Wale might be hip-hop’s most vulnerable top-tier rapper. His music is seeped in sentiment and he’s unabashedly emotional both inside and outside of the booth. For a rapper who has found the type of success Wale has, it’s still a little weird to see him lash out at random fans on Twitter or blow up at a magazine editor for being overlooked in a year-end list. While he seems to have cooled down a bit over the last year, the chip on Wale’s shoulder is still a fitting calling card for the emcee.
In a new interview with Billboard, he opens up about his public persona and why he cares so much about what people think of him. If you let the DMV native tell it, his obsession with the public’s perception of him can be traced back to not getting much praise from his parents, and ever since he’s turned to the world at large for validation.
“All these rappers, they do songs about their mothers,” he said. “I’m Nigerian — my mother didn’t encourage me to do this. Even when [my first album] Attention Deficit came out and I had kind of made it, most parents would have been like, ‘My baby did it!’ but I don’t have that…[As a kid] I didn’t have one-on-ones with my mom or dad. I was in juvenile facilities a lot. My point is that I grew up with the outside world meaning the most to me. This is in hindsight — I’m trying to figure out why I’m this way. I rely on the people’s opinions, because I don’t have much outside of that.”
Mixed with the personal turmoil he’s weathered over the last few years, Wale explained why random social media jabs can be so hurtful. “A couple of months before [my girlfriend had a miscarriage], one of my closest friends died in a car accident, a cousin that was there for me through blood, sweat and tears,” he said. “So I go through all that and I go online and some white kid is saying, ‘You dumb ni—r, you’ll never be as good as J. Cole.’ You put all that together…”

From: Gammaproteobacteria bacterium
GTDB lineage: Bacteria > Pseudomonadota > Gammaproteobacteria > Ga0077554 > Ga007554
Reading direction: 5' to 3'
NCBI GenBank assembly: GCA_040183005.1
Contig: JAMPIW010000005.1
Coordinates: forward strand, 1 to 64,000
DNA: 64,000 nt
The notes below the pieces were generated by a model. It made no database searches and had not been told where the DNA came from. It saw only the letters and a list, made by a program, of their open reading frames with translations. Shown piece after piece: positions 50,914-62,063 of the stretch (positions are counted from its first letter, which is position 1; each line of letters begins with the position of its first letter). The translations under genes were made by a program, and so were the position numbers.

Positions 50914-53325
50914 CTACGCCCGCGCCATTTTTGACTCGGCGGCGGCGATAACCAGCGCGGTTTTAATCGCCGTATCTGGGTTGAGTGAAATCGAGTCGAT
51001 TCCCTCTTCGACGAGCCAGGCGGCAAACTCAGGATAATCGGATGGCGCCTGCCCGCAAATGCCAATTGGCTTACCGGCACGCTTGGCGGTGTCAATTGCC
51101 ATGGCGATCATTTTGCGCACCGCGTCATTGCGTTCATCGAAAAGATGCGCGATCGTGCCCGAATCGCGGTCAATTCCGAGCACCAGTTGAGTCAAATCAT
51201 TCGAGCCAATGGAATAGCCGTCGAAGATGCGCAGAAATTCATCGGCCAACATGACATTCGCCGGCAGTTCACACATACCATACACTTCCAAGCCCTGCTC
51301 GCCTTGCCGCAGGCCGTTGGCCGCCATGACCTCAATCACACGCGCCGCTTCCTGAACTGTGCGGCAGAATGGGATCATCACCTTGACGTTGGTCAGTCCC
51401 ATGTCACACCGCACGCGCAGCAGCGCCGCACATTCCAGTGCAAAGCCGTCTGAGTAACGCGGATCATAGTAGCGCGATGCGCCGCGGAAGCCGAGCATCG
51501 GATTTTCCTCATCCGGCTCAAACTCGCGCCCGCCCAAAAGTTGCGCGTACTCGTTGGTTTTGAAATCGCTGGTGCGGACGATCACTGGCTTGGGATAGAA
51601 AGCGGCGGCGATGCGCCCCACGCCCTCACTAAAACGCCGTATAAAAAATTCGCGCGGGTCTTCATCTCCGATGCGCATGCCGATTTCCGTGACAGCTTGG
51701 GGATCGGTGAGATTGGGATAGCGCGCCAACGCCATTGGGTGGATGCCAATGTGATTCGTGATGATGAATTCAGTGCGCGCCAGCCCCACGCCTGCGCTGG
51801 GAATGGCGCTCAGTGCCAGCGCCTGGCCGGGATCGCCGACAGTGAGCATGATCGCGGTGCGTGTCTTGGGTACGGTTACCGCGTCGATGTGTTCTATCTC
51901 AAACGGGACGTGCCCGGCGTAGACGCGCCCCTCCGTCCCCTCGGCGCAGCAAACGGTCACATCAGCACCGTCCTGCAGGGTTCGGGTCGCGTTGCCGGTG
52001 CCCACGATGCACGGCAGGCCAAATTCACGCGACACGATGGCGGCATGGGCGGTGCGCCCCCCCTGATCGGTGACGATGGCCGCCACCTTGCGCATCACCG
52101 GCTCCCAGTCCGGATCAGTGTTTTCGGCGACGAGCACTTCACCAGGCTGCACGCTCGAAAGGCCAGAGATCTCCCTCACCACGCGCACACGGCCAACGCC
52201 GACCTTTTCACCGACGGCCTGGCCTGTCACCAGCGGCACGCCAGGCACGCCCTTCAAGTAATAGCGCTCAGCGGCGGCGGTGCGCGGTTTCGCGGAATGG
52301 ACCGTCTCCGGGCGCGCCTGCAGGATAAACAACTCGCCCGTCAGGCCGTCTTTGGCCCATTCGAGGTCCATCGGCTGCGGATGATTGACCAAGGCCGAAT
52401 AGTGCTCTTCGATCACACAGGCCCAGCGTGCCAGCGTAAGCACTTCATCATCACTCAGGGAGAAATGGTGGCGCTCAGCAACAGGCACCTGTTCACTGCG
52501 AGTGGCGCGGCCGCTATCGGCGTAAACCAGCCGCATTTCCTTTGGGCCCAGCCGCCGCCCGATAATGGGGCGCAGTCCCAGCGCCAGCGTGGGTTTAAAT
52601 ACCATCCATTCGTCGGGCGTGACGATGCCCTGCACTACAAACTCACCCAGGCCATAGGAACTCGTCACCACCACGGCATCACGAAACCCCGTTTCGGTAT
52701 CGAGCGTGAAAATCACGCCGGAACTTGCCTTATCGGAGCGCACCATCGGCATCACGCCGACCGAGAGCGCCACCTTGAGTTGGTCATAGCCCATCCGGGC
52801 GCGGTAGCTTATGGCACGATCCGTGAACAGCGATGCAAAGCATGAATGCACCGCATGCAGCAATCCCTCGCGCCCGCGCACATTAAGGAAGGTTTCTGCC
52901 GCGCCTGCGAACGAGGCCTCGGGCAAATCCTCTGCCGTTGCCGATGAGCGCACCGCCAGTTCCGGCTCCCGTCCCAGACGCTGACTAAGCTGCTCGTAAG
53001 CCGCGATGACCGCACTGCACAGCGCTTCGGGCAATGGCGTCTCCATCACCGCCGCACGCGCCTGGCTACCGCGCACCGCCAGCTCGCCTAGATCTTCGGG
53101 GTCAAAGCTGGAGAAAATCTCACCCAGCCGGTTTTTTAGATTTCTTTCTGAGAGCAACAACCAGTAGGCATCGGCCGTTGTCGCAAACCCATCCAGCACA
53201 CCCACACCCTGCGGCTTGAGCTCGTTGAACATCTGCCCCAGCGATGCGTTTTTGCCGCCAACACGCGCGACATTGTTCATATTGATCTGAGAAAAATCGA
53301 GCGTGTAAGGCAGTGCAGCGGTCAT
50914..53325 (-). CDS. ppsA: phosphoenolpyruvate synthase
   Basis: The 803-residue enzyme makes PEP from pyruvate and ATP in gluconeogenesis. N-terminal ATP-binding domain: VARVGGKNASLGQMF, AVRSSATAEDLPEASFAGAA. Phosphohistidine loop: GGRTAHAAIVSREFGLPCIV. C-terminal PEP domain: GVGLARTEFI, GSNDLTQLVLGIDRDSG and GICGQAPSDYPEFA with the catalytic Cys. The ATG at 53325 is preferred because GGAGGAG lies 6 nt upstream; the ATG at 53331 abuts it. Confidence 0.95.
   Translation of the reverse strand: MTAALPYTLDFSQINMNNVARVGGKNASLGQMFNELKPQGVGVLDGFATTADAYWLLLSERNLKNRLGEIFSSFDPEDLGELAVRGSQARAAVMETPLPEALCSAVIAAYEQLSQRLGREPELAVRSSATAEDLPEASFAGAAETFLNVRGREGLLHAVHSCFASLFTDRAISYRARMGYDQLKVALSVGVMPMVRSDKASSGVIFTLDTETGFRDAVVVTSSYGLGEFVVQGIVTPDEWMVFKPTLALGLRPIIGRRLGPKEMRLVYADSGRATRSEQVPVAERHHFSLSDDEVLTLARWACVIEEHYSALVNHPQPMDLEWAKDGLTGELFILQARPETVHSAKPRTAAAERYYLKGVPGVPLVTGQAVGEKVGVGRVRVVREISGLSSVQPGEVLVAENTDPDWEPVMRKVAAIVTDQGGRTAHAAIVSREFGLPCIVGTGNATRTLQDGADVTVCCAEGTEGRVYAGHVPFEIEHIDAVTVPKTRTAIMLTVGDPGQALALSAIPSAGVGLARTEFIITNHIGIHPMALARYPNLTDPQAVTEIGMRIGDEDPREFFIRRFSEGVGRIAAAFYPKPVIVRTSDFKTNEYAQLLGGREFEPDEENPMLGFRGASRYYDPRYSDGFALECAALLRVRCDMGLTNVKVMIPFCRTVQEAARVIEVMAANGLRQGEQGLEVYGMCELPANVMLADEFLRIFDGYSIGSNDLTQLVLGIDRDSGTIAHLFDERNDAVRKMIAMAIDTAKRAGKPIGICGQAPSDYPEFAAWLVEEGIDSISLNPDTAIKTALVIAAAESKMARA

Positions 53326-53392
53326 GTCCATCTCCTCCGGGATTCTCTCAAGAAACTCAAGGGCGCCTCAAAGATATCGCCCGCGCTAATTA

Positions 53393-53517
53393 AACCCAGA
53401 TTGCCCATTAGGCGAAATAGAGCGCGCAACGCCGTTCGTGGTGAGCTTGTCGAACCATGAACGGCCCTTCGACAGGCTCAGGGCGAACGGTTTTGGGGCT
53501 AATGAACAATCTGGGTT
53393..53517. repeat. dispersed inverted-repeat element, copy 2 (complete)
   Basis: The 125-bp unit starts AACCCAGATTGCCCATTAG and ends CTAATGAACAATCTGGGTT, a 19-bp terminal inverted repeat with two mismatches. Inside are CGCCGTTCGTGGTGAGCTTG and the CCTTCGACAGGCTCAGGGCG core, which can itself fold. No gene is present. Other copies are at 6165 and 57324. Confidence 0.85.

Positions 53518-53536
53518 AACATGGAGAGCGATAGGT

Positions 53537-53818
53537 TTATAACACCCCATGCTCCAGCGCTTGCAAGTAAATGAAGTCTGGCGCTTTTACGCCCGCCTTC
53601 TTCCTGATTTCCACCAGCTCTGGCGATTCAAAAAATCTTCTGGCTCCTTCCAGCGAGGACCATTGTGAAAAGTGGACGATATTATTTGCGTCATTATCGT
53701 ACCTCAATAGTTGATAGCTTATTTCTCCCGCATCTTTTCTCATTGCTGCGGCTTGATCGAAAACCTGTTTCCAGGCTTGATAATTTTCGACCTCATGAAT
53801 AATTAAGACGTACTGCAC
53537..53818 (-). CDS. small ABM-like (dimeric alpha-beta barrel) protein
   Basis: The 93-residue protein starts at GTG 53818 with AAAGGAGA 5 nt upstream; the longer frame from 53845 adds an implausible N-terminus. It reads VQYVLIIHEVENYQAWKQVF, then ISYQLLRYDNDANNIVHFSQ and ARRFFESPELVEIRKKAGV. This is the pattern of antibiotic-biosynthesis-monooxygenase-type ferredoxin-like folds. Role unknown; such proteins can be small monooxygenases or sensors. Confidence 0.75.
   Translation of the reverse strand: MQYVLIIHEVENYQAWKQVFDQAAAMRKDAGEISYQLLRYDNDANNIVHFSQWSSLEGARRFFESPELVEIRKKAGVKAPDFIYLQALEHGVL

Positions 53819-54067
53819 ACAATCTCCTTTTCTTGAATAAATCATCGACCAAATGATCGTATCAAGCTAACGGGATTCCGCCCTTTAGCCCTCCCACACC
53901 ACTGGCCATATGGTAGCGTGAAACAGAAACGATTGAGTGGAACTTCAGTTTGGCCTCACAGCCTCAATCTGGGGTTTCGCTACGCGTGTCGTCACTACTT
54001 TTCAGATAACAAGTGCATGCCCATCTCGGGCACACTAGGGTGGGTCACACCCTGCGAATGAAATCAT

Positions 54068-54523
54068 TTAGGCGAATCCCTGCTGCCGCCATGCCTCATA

Among his upwardly mobile rapper peers, Wale has admittedly stagnated at times and has yet to regain the stride he found on his early mixtapes. He’s self-critical about his status in the industry and seems burnt out on the constant rejection.
“I gave this my all,” he said. “I’m not trying to whine about being critically acclaimed or getting in the door, but it breaks my heart. Everyone says, ‘Be patient. It’ll happen.’ But all signs are showing, ‘No, it won’t happen.’ I’m okay with people not liking my music but provide an intelligent reason for why you like or don’t like something or you’re a hater or a dick-rider. This is my fourth album. I want some respect. I want to go to a party and not have Katy Perry tell her security to move me out of the fuckin’ way. We do the same thing. I know there’s no union in the music industry, but have some respect. I want people to be like, ‘Your album’s just as good as Kendrick [Lamar]’s or Esperanza Spalding or Beck.’ I work just as hard as them.”
Wale’s next album, The Album About Nothing, is set for release tomorrow.
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